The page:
The Project is configured using the File->Project Structure menu item. You can also open the window using the Ctrl+Alt+Shift+S shortcut, which I call the Paw Mash because holding your left hand like a bear paw and mashing the keyboard usually suffices to open the window. This is where you specify your source folders, your SDK version, and your dependencies. If there is no Project SDK selected in the dropdown list, or if the list shows an error, then click on the SDKs item in the left side pane to create a new one.

    08. Project Configuration

    08. Project Configuration

    Configure the modules by clicking the module entry on the left side. Here you can mark certain folders as source or as tests. By default, a fresh IDEA Android project has no “tests” folder, so you should add the folder and then come in here as mark it as Test Sources. You can also change some of the Android compiler settings by clicking the Android facet shown in the middle.

    09. Module Configuration

    09. Module Configuration

    One last thing to configure before leaving the window. If you are writing JUnit tests then you’ll need to add JUnit to your project dependencies. If you just annotate a method as @Test then IDEA prompts you to add the junit.jar to your classpath. The problem is that they add it as the last dependency, which causes the test to fail with the error “java.lang.RuntimeException: Stub!”. Come into this window and move JUnit up in the dependency list. Or configure Ivy/Maven/Whatever to do this automatically for you.

    10. Module Dependencies

    10. Module Dependencies

    That’s the quick tour of Project Structure… lets move on to Settings. Settings are the options not directly related to compiling the project. Things like code style, version control, plugins, and much more. Open Settings using File->Settings or use your Claw Attack to hit Ctrl+Alt+S. I call this shortcut the claw attack because if you pinch your left hand into an eagle claw and swoop it down on your keyboard then the Settings window usually opens right up. It helps to let out a mighty, “Ka-KAW” when you do it.

    There are thousands of settings in here. I heard the advice recently that new users of either IDE should spent a few hours just clicking around the settings page, and I honestly think that is pretty good advice. If you know what you’re looking for but can’t find it, then enter your search term in the upper left side search box and the settings list dynamically displays only those pages with matching entries. For instance, if you know you want to show line numbers, then type in Line or Line Numbers and click through the resulting pages. In this case, the highlighting you see in the image was created by IDEA and is used to point you to the correct setting.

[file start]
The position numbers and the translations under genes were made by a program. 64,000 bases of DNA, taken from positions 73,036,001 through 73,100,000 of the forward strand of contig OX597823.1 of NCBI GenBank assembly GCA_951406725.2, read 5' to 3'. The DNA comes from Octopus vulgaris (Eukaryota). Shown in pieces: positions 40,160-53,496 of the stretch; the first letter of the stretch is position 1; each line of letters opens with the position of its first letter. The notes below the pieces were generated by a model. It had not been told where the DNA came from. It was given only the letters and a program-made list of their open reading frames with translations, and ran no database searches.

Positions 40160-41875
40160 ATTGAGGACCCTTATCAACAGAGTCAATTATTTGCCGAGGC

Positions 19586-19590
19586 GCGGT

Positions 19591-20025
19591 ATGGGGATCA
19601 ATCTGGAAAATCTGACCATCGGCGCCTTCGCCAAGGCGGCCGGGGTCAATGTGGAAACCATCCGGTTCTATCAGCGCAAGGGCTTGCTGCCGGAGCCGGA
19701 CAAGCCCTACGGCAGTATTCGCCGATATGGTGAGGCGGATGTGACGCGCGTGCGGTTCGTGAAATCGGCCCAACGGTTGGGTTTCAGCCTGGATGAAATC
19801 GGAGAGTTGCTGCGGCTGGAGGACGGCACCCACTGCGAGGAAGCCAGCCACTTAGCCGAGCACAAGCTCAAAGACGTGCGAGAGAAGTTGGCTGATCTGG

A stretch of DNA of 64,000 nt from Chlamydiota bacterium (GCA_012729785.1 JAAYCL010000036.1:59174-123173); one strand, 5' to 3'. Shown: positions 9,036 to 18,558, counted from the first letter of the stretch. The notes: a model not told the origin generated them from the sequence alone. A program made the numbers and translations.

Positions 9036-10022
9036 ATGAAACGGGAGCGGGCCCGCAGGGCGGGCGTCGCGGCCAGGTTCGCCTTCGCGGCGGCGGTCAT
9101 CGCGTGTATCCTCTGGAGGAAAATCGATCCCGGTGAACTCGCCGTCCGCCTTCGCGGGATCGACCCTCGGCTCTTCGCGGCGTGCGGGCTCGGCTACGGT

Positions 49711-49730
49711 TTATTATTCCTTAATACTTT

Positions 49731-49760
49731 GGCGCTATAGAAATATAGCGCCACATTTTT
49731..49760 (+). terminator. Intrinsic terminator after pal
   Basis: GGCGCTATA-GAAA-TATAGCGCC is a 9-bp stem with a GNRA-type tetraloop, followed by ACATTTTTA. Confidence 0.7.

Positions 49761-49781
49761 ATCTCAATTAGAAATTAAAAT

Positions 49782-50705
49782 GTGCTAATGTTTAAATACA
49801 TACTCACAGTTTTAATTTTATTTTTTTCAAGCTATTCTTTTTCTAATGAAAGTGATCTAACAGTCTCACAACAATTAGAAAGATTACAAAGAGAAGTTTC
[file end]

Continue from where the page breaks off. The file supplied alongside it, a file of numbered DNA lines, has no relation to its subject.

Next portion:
11. Settings Configuration

    11. Settings Configuration

    You most definitely want to change some of the default settings. Showing Line Numbers is under Editor->Appearance. Changing your tabs and space settings are done on a per-file type basis, and is accessed from Editor -> Code Style. By default IDEA allows you to place the cursor past the end of the line in a text file, and you turn this off under the Editor page. And Version Control is something you really must configure as well, which is under Version Control. GitHub integration in IDEA is tip-top and goes beyond just Git support, but lately I’ve been using and recommending BitBucket for free, private git hosting. In general I find myself using the IDE to make local commits and manage changelists, and the command line to perform pushes.

    Links

    That’s it! There are tons of ways to learn more, and here are my favorite links:

    As always, feel free to keep in touch by leaving a comment. You can read more from me on my blog at http://hamletdarcy.blogspot.com/, see my YouTube channel for more screencasts, and follow me on Twitter: @HamletDRC